Table of Contents
International Journal of Microwave Science and Technology
Volume 2011, Article ID 468074, 9 pages
Research Article

Fully Distributed Tunable Bandpass Filter Based on Thin-Film Slow-Wave Structure

1INRS—Centre Énergie Materiaux Télécommunications, 1650 boulevard Lionel-Boulet, Varennes, QC, Canada J3X 1S2
2Poly-Grames Research Center École Polytechnique de Montréal, 2500 Chemin Polytechnique, Montréal, QC, Canada H3T 1J4

Received 13 April 2011; Accepted 15 June 2011

Academic Editor: Carlos Collado

Copyright © 2011 Sébastien L. Delprat et al. This is an open access article distributed under the Creative Commons Attribution License, which permits unrestricted use, distribution, and reproduction in any medium, provided the original work is properly cited.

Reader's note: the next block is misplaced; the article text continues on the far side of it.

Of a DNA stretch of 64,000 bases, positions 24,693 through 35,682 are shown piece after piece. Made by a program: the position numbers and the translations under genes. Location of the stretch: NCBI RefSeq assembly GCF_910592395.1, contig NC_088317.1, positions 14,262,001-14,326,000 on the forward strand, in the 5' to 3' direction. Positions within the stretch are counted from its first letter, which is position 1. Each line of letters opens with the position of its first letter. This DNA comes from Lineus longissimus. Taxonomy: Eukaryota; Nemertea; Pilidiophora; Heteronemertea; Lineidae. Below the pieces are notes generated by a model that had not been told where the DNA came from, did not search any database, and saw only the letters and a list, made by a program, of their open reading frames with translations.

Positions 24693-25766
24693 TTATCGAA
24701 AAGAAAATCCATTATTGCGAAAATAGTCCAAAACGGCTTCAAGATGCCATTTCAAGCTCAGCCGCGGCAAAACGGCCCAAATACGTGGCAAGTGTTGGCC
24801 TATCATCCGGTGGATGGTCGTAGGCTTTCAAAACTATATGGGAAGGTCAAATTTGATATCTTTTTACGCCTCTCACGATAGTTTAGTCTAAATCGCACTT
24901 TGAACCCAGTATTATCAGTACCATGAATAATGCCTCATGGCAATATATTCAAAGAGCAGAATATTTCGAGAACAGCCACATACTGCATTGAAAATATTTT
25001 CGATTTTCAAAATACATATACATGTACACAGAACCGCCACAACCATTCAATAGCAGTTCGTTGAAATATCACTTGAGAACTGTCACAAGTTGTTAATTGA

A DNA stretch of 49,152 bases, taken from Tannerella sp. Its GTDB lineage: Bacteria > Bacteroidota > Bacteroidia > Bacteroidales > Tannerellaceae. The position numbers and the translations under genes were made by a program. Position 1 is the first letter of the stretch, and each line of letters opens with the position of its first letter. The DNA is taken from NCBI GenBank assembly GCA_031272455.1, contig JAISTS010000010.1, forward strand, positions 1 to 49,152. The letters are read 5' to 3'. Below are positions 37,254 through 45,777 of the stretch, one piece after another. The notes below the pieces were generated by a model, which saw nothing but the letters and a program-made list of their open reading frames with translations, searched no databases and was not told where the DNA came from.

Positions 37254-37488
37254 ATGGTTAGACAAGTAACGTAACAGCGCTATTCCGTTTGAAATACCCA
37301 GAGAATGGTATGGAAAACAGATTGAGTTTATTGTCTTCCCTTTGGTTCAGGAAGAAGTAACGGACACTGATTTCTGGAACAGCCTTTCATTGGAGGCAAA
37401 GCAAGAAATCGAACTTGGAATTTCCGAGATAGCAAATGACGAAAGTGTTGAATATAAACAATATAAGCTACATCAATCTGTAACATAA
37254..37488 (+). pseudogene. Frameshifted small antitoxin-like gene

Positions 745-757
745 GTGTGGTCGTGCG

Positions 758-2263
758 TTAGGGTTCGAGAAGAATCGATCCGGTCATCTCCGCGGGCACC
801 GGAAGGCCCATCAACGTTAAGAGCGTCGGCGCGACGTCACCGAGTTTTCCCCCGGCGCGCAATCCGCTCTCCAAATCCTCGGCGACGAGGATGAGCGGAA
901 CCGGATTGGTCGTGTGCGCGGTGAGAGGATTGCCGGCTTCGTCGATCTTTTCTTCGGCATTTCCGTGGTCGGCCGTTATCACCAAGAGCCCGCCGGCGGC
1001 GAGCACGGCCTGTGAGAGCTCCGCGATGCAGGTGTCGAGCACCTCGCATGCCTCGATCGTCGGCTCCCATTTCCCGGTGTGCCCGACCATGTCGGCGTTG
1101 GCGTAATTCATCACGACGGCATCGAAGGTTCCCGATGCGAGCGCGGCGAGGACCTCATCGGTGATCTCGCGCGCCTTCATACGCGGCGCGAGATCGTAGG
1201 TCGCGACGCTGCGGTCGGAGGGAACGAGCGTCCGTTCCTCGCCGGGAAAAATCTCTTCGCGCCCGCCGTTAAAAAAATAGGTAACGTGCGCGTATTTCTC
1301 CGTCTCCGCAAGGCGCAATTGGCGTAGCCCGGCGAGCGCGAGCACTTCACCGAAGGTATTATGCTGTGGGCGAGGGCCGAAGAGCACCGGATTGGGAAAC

This paper presents simulation and measurement results of fully distributed tunable coplanar bandpass filters (BPFs) with center frequencies around 6 GHz that make use of ferroelectric Barium Strontium Titanate (BaxSr1−xTiO3 or BST-x) thin film as tunable material. The two experimental bandpass filters tested are based on a novel frequency-agile structure composed of cascaded half wavelength slow-wave resonators (2 poles) and three coupled interdigital capacitors (IDCs) optimized for bias voltage application. Devices with gap dimensions of 10 and 3 μm are designed and fabricated with a two-step process on polycrystalline Ba0.5Sr0.5TiO3 thin films deposited on alumina substrate. A frequency tunability of 9% is obtained for the 10 μm gap structure at ±30 V with 7 dB insertion loss (the BST dielectric tunability being 26% with 0.04 loss tangent for this gap size). When the structure gap is reduced to 3 μm the center frequency shifts with a constant 9 dB insertion loss from 6.95 GHz at 0 V to 9.05 GHz at ±30 V, thus yielding a filter tunability of 30% (the BST dielectric tunability being 60% with 0.04 loss tangent for this gap size), a performance comparable to some extent to localized or lumped element BPFs operating at microwave frequency (>2 GHz).